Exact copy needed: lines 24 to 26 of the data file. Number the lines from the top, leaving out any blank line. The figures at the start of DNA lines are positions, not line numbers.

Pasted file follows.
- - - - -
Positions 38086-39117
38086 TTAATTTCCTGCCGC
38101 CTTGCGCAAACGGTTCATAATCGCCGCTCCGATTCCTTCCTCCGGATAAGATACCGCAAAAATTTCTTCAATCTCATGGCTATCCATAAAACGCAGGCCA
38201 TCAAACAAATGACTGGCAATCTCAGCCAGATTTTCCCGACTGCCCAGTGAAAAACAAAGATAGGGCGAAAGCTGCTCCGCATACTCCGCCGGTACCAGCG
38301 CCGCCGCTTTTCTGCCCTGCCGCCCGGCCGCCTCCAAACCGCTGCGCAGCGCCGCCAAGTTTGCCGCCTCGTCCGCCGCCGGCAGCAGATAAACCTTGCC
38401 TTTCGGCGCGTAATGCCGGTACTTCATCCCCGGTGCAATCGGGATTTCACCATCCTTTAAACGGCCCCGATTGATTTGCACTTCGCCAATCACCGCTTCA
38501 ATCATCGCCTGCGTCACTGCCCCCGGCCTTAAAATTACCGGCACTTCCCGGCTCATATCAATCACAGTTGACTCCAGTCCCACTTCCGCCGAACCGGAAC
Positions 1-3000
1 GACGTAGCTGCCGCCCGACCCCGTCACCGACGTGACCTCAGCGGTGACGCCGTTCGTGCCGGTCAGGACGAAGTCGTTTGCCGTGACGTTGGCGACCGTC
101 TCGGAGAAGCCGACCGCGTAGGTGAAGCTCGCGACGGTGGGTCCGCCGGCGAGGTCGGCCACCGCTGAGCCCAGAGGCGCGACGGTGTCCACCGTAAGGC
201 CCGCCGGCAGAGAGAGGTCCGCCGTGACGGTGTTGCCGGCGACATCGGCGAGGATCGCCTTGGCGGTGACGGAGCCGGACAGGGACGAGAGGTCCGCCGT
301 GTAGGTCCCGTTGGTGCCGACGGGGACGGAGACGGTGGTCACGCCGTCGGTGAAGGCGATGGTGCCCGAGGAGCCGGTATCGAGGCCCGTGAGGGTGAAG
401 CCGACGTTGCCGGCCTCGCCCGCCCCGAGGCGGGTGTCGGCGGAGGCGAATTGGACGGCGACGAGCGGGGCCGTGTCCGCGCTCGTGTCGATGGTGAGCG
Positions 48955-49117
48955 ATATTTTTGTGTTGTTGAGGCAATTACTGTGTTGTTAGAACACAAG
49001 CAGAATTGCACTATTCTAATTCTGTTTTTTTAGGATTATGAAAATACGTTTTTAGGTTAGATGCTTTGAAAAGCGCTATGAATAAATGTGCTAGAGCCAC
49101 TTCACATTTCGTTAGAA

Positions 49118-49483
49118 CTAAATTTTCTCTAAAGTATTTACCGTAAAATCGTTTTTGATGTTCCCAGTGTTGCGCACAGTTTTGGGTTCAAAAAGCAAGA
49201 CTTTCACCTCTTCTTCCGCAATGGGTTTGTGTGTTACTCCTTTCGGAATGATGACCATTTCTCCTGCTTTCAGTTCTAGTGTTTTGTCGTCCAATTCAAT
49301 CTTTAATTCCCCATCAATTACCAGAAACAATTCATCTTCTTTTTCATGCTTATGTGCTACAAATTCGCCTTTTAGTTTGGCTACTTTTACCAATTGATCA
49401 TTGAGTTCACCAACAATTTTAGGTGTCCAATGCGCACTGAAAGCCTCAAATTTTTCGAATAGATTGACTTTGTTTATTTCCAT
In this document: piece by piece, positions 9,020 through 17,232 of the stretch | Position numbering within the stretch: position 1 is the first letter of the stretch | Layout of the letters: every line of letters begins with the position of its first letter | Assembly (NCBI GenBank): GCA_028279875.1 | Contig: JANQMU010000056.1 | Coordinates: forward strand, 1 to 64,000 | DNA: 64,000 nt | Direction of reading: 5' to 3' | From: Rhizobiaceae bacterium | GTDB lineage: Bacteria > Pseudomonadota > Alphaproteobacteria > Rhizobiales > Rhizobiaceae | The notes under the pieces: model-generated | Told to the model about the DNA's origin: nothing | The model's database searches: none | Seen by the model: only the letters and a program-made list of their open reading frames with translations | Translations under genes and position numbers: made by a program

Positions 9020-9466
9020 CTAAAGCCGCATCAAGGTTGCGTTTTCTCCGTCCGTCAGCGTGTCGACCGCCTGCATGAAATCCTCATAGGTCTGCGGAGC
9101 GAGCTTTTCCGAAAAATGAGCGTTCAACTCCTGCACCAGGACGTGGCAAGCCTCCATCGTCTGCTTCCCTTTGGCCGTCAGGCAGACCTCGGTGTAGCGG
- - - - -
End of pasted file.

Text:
Positions 9020-9466
9020 CTAAAGCCGCATCAAGGTTGCGTTTTCTCCGTCCGTCAGCGTGTCGACCGCCTGCATGAAATCCTCATAGGTCTGCGGAGC
9101 GAGCTTTTCCGAAAAATGAGCGTTCAACTCCTGCACCAGGACGTGGCAAGCCTCCATCGTCTGCTTCCCTTTGGCCGTCAGGCAGACCTCGGTGTAGCGG